As I was walking out of the Frascati Centre in Blackrock last night, back to my 06 BMW Z4, I passed a row of other Beemers of a similar vintage.
I was in the heart of SoCoDu, as we South County Dubliners apparently call it, and so I shouldn't have been surprised at seeing so many 'prestige' motors all lined up. But it didn't look glam or smart, it looked decidedly naff -- a rather embarrassing tribute to a bygone era.
Suddenly it struck me, should I sell my car? Is what was once considered a 'status symbol' now an albatross around my neck, reminding me -- or worse still, broadcasting to others -- of a time when I obviously had lost the run of myself, spending money that didn't exist.
I must have been mad to sink so much cash into something that just ferries me from A to B, but I wasn't alone. We were all swimming along on this ridiculous tide of excess, buying the best of the best without even thinking what we were spending, or why.
I'm obviously not the only one thinking like this. For spring, Brown Thomas are tearing down the big Dolce e Gabbana boutique on their first floor and in its place, filling the rails with more accessible clothes (or 'emerging' designers, as we who don't want to sound cheap, say).
The Kings of Bling have obviously lost their crown, as the ladies who lunch (admittedly a bit less frequently than before) have migrated and choose to spend their two or three grand on lower key, elegantly tailored frocks by Victoria Beckham instead. They may like their luxury goods, and can still afford them, but they don't want to broadcast their largesse to a world that not only wouldn't appreciate it, but would think they're idiots for indulging. It's smarter instead to preach quietly to the converted.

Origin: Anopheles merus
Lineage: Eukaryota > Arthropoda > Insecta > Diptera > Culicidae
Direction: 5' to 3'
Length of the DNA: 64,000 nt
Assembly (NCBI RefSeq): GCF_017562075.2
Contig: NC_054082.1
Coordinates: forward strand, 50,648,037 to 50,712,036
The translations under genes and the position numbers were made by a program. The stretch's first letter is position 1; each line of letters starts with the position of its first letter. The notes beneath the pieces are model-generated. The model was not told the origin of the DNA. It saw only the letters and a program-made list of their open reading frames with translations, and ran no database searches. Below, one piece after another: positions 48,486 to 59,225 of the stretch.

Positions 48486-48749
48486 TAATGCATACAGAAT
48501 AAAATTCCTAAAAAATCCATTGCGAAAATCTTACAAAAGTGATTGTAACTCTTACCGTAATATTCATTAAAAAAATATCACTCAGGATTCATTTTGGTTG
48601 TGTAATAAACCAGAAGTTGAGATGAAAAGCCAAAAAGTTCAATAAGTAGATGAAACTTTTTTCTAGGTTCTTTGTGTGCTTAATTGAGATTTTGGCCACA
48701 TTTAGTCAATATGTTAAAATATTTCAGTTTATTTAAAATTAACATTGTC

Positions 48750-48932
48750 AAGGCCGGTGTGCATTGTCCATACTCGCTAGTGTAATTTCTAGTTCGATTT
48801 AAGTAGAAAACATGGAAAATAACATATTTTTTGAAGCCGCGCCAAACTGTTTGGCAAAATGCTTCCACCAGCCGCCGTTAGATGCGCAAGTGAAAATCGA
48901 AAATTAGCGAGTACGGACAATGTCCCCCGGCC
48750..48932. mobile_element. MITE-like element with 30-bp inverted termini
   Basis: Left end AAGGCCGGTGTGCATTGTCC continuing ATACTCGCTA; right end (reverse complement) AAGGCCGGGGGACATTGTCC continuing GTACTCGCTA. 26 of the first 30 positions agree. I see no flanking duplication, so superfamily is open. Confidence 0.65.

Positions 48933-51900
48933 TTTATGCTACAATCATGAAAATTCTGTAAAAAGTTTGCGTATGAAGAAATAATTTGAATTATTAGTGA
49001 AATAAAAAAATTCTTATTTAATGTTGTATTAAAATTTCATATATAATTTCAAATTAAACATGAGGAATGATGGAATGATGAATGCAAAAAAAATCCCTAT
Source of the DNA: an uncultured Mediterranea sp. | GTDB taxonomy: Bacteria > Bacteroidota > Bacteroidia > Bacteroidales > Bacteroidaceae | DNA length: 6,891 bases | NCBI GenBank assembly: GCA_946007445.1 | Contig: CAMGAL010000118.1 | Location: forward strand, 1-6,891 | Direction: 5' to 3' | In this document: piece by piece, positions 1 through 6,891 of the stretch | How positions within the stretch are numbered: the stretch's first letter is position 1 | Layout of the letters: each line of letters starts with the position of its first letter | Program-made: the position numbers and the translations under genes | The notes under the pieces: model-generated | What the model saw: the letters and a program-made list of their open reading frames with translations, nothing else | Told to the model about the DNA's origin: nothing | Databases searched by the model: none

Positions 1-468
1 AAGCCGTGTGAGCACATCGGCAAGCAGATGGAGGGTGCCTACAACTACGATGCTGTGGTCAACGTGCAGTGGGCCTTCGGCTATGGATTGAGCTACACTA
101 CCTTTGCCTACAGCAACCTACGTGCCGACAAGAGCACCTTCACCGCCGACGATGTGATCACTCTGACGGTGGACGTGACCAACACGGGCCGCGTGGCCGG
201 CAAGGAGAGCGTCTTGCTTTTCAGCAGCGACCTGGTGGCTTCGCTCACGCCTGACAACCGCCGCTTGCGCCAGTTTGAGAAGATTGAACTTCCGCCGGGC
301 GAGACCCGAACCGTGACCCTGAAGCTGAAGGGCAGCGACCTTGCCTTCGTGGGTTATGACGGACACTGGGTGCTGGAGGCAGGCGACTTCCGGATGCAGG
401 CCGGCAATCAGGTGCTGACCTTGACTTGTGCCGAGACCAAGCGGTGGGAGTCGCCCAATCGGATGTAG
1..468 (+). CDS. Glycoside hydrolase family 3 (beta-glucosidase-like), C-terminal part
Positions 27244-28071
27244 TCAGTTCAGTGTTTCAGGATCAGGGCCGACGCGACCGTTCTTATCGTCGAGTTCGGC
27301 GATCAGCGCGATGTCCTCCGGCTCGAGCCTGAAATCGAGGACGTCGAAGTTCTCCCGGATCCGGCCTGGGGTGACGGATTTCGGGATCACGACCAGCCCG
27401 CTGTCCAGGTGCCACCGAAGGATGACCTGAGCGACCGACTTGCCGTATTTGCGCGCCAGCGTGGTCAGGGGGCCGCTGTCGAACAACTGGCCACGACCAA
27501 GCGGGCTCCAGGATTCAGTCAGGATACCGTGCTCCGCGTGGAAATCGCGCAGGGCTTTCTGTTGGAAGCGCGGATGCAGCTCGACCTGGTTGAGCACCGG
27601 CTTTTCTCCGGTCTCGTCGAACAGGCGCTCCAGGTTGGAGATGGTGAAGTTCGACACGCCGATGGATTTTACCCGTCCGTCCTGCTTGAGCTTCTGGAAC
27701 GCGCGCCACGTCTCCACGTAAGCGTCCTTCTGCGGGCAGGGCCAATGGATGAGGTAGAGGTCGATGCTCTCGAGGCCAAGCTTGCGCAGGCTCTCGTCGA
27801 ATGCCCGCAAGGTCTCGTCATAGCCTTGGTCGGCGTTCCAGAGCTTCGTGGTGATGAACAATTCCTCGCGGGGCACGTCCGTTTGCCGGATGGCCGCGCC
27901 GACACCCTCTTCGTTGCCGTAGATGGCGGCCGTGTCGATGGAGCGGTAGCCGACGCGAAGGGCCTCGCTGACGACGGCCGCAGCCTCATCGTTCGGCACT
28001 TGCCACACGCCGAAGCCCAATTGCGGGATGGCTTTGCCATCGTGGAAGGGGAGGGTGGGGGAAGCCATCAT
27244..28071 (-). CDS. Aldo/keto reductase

There are some things, some 'essentials of modern living' that just seem wrong to brandish in the new age of 2010, and I don't mean things as extreme as helicopter rides to First Communions.
Walk into any living room around the country and you'll see a big plasma telly (and another three in the various upstairs bedrooms). Check the gym memberships and many are for places with fibre optic-lit pools. At one stage I used to 'do' breakfast meetings in The Dylan hotel at €22 per head. I'll ask it again, were we mad?
Speaking on behalf of the fairer sex, I don't think we women will ever be able to resist the finer things in life, but equally, I don't want to be dripping in interlocking Gucci G's and tossing my professionally blow-dried hair while reading about the upward creep of mortgage interest rates and the downward swoop of my net pay check.
It just seems out of step. As do manicure parties for 'tweenies', a speciality of a south Dublin nail salon that, with their 'Princess' treatments, did roaring business with the under-15s back in the day. It's like long-haul stag or hen nights -- what's the need to go to Las Vegas or Marbella for a few nights of bonding with one's best pals?
A discrete glimpse of a red Laboutin sole may be okay once in a while, but not when coupled with a Roberto Cavalli gown. An heirloom Cartier watch is stunning, but not when worn with diamonds before dark. And whomever is considering subscribing to a lifestyle concierge service like Quintessentially for some exclusive red carpet action seriously needs their head examined. All these things that were once considered status symbols now seem as sad as an uninhabited housing development.
So, what about my car conundrum? Long before the Celtic Tiger roared, I was the proud owner of a stunning, spluttering 1972 MGB. It was a soft top, two seater. Okay, those seats weren't heated, and frankly it was a bit draughty and noisy, but it was the love of my life and involved no car loan. The Z4 became its swanky replacement, and while it goes like the clappers, it's never had any of the MG's charm.
If sussing out Buy and Sell for a replacement roadster is what 'back to basics' is all about, I'm seriously considering it.
Melanie Morris is editor of IMAGE Magazine